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NBA's Troll Kerfuffle Exposes Identity Gray Area on Twitter

Photographer: Eliot J. Schechter/Getty Images North America

I can't look away from the Bryan Colangelo Twitter debacle roiling U.S. basketball. Even if you're not a fan, this crazy yarn is worth a read for what it shows about how we get information and decide what to think in the social-media era.  

This Tuesday, in the middle of the basketball playoffs, sports and pop-culture site The Ringer dropped a wonderful piece of internet sleuthing: Reporter Ben Detrick assembled a compelling case that Colangelo, general manager of the Philadelphia 76ers, maintained a network of anonymous troll Twitter accounts to snipe at players and defend himself against online criticism.

Reddit is going crazy. One of Colangelo's purported tweets is quickly turning into a running joke. Someone tweeted about Colangelo, "This dude just loves collars." Then one of Colangelo's purported anonymous accounts replied, "That is a normal collar. Move on, find a new slant." The Philadelphia 76ers organization is investigating

This isn't even the National Basketball Association's first Twitter troll kerfuffle. Golden State Warriors star Kevin Durant had to apologize last year for attacking former teammates in an odd third-person tweet. Most people think Durant intended to post the trash talk to an anonymous account but instead accidently posted it to his own account. (Durant has denied that was the goal.)

Outside the NBA, Roseanne Barr got her show canceled this week because she wrote a racist tweet about Valerie Jarrett, a former top adviser to President Barack Obama. After Barr blamed her tweet on the sleeping pill Ambien, the drugmaker tweeted, "While all pharmaceutical treatments have side effects, racism is not a known side effect of any Sanofi medication."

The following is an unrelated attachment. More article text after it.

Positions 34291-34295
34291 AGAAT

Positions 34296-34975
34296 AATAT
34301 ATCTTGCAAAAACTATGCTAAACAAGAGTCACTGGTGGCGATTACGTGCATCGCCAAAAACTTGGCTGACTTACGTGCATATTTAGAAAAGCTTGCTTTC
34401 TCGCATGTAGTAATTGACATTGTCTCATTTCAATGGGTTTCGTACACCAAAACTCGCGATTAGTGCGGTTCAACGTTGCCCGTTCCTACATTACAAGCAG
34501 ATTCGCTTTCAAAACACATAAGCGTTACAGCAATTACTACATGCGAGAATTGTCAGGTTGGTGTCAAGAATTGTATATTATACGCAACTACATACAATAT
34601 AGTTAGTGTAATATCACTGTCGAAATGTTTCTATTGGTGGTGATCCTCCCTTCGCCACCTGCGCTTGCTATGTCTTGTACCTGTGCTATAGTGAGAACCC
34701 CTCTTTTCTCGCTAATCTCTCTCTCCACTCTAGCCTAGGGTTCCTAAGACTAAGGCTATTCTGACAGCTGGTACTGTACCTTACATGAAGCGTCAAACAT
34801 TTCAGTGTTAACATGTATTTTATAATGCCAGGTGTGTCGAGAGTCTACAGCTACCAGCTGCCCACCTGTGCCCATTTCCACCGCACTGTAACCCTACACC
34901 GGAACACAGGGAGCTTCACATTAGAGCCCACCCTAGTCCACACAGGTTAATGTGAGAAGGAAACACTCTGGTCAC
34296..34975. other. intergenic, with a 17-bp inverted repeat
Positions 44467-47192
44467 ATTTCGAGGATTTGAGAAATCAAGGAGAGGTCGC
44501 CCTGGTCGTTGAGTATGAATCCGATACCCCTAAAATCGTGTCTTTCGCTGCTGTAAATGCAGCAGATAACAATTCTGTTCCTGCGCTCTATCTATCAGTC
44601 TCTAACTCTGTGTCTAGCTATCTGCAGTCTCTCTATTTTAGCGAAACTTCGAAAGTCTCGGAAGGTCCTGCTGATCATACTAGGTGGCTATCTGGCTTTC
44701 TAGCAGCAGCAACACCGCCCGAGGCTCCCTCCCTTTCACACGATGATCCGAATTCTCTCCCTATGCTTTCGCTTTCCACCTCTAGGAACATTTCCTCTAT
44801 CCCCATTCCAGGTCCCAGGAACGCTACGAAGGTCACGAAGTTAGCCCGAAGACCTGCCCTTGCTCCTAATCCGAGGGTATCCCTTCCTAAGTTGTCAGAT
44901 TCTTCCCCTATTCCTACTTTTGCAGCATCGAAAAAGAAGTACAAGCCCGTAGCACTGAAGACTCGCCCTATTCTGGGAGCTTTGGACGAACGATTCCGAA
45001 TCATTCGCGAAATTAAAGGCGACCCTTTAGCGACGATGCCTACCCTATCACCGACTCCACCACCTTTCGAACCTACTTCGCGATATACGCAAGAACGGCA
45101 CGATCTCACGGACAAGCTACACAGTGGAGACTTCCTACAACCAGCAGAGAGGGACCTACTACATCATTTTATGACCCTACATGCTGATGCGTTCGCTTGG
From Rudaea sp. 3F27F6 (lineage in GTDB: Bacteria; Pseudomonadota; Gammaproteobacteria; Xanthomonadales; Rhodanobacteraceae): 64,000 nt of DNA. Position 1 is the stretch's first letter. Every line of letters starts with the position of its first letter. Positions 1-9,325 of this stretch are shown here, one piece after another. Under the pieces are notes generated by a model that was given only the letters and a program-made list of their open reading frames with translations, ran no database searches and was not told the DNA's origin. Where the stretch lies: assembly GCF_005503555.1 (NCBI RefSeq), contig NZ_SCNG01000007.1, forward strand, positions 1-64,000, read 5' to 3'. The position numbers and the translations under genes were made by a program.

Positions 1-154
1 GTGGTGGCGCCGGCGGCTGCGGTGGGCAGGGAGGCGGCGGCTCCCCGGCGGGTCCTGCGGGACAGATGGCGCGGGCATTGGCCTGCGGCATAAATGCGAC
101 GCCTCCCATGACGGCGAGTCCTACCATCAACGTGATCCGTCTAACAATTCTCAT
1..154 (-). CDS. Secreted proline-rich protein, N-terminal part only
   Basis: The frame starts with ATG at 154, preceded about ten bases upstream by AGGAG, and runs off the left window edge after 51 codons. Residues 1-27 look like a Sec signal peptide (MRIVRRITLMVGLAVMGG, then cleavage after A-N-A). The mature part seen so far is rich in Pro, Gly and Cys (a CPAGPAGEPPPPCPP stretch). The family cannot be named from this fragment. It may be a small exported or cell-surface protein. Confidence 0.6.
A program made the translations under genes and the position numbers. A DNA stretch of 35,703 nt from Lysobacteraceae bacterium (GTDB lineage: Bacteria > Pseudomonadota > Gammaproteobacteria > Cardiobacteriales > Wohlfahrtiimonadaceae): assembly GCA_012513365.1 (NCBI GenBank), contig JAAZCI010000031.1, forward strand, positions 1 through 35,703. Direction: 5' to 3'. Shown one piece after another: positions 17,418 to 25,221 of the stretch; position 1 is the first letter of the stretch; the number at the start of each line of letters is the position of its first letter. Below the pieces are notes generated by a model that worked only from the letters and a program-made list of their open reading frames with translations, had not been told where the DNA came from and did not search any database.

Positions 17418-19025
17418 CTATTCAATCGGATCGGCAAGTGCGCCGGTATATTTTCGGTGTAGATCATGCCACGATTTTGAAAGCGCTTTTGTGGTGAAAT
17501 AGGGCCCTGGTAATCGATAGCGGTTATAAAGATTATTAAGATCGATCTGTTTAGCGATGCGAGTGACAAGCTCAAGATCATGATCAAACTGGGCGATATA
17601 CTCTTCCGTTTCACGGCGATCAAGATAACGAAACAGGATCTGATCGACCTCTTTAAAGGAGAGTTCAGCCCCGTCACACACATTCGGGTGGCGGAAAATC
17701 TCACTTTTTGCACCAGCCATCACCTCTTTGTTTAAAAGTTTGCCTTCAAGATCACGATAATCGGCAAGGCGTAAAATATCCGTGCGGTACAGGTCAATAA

In the Trump era, that Twitter is core to so much of our public discourse is no longer surprising -- even if the micro-aggression service was particularly potent this week. But it nestles in a digital gray area that's being exploited by untold numbers of spin doctors.

Reddit, which recently passed Facebook to become the third-most popular U.S. website, is an anonymous free-for-all -- but you know what you're getting. Facebook doesn't have airtight real name requirements (see: How Fake Mark Zuckerbergs Scam Facebook Users Out of Their Cash), but you usually know who you're interacting with. "Reddit is strangers amusing me. Facebook is people I know pissing me off," one anonymous commenter wrote.

On Twitter, the chatter feels like the real conversation that's happening in the world, but, of course, it's not representative at all. (Read this genius piece that argues why Twitter has hit its "invisible asymptote," maxing out on the size of its user base.)

The fact that celebrities think seeding the conversation on Twitter in their favor is worth their time, validates the thinking behind Russia's social-media campaign to influence the 2016 U.S. presidential election. If Colangelo thinks he needs to frame the Twitter conversation about him, then I can see why an entire government thought it might be effective.

Maybe Colangelo's alleged behavior is more about vanity than strategy. But the point stands: The conversation online matters to people, even if they don't really know anything about the person doing the talking. On the internet, nobody knows you're a dog -- and you don't know that it's a dog telling you what to think either.

It's not just Russians we need to worry about. The internet has become the essential way we get social cues about what our fellow citizens think about the issues of the day. I'm not going to my neighborhood church get a read on my fellow San Franciscan. I'm checking Twitter, Reddit and Facebook to see what people are opining about. These services need to do a better job helping us to get a sense of who we're talking to, anonymous or not.

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